A Collaboration with the University of Pittsburgh

Wisconsin high court upholds public unions restrictions and voter ID requirements

[JURIST] The Wisconsin Supreme Court [official website] on Thursday issued a pair of rulings limiting the ability of public sector employees to unionize and requiring voters to present identification. In a 5-2 decision [opinion, PDF] in Madison Teachers, Inc. v. Walker, the court upheld legislation known as the Budget Repair Bill or Act 10 [text, PDF], which significantly limits the collective bargaining rights of public sector employees. Act 10 was passed in 2011 with support from the executive office and Republican Gov. Scott Walker [official website]. A teachers union from Madison and a group of city employees from Milwaukee brought the suit and argued [Washington Post report] the law violates the their constitutional rights including free assembly and equal protection. Thursday's ruling effectively ended [Milwaukee Journal Sentinel report] litigation on Act 10. In League of Women Voters v. Walker, the court ruled [opinion, PDF] 4-3 in favor of a 2011 law, known as Act 23 [text, PDF], that requires state residents to present photo identification to vote. Act 23 was struck down [JURIST report] in April by the US District Court for the Eastern District of Wisconsin. In order for the voter ID requirements to take effect [AP report] in time for November's elections, the US Court of Appeals for the Seventh Circuit must overturn the District Court's ruling. US Attorney General Eric Holder announced [press release] on Wednesday that the Department of Justice (DOJ) [official website] has filed amicus briefs in opposition to Act 23 with the Seventh Circuit, arguing that the law violates Section 2 of the Voter Rights Act [DOJ backgrounder] and the Fourteenth Amendment [text].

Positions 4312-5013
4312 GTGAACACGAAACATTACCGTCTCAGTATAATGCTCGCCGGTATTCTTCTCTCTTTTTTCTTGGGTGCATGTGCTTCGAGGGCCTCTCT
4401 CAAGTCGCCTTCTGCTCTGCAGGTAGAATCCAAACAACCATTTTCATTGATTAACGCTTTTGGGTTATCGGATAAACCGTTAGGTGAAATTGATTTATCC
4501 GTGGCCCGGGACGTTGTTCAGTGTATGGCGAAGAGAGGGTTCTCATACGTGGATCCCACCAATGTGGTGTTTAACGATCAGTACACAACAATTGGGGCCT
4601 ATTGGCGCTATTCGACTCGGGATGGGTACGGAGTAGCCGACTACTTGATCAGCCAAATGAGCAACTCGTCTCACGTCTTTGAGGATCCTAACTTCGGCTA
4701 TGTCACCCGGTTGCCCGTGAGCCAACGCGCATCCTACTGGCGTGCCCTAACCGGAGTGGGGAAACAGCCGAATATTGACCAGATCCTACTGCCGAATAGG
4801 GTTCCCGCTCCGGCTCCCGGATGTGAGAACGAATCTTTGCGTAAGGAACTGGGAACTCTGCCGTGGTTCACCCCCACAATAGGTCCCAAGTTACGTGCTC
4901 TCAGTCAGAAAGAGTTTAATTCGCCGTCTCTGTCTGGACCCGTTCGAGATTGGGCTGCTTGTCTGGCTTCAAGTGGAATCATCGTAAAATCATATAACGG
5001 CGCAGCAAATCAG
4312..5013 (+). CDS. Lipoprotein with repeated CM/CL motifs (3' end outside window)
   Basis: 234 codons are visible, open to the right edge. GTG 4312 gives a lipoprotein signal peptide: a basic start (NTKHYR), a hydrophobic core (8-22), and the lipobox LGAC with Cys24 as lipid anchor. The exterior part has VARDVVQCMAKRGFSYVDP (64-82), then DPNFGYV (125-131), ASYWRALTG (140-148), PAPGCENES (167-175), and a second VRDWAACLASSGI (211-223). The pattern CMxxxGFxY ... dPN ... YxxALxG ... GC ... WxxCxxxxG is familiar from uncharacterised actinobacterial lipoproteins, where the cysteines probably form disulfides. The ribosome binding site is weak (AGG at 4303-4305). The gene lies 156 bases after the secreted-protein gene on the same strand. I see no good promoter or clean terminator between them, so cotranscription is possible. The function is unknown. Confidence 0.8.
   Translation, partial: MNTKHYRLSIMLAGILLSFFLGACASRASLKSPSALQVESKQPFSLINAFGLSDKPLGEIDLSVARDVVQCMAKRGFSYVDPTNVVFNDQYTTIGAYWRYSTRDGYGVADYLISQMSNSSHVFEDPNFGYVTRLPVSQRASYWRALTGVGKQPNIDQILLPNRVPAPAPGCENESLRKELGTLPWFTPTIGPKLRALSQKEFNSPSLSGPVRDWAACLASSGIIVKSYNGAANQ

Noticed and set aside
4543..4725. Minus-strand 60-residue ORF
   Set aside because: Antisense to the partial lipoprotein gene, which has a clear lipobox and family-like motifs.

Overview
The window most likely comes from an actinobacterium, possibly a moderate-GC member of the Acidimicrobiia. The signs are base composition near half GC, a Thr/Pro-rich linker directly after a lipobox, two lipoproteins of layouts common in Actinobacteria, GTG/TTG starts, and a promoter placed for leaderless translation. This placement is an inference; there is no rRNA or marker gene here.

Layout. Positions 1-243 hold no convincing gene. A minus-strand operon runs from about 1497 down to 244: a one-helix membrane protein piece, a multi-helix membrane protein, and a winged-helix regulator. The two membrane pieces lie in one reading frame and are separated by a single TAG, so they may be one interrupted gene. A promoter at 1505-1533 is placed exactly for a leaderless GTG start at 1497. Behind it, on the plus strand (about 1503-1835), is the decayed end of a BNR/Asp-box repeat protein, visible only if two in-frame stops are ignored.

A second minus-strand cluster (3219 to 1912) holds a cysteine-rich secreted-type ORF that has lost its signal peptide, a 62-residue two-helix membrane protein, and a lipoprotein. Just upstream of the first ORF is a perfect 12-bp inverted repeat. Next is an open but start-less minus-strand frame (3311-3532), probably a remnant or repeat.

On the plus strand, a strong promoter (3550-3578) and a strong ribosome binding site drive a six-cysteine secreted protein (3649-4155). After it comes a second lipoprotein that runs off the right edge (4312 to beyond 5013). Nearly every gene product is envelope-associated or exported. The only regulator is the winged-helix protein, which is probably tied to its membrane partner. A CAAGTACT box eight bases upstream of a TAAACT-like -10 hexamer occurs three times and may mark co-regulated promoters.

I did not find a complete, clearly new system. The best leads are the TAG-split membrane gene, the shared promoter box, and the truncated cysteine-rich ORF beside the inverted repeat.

Debate over voter ID laws [JURIST backgrounder] has sparked controversy around the US. A total of 34 states have passed laws [NCSL backgrounder] requiring voters to show identification. In Ohio the American Civil Liberties Union (ACLU) [advocacy website] filed a complaint [press release, PDF] on May 1 in NAACP v. Husted in federal court to put an end to a new state law that stops early voting opportunities. In January the Pennsylvania Commonwealth Court [official website] upheld its earlier decision and struck down [JURIST report] Pennsylvania's voter ID law.

About Paper Chase

Paper Chase is JURIST's real-time legal news service, powered by a team of 30 law student reporters and editors led by law professor Bernard Hibbitts at the University of Pittsburgh School of Law. As an educational service, Paper Chase is dedicated to presenting important legal news and materials rapidly, objectively and intelligibly in an accessible format.

© Copyright JURIST Legal News and Research Services, Inc., 2013.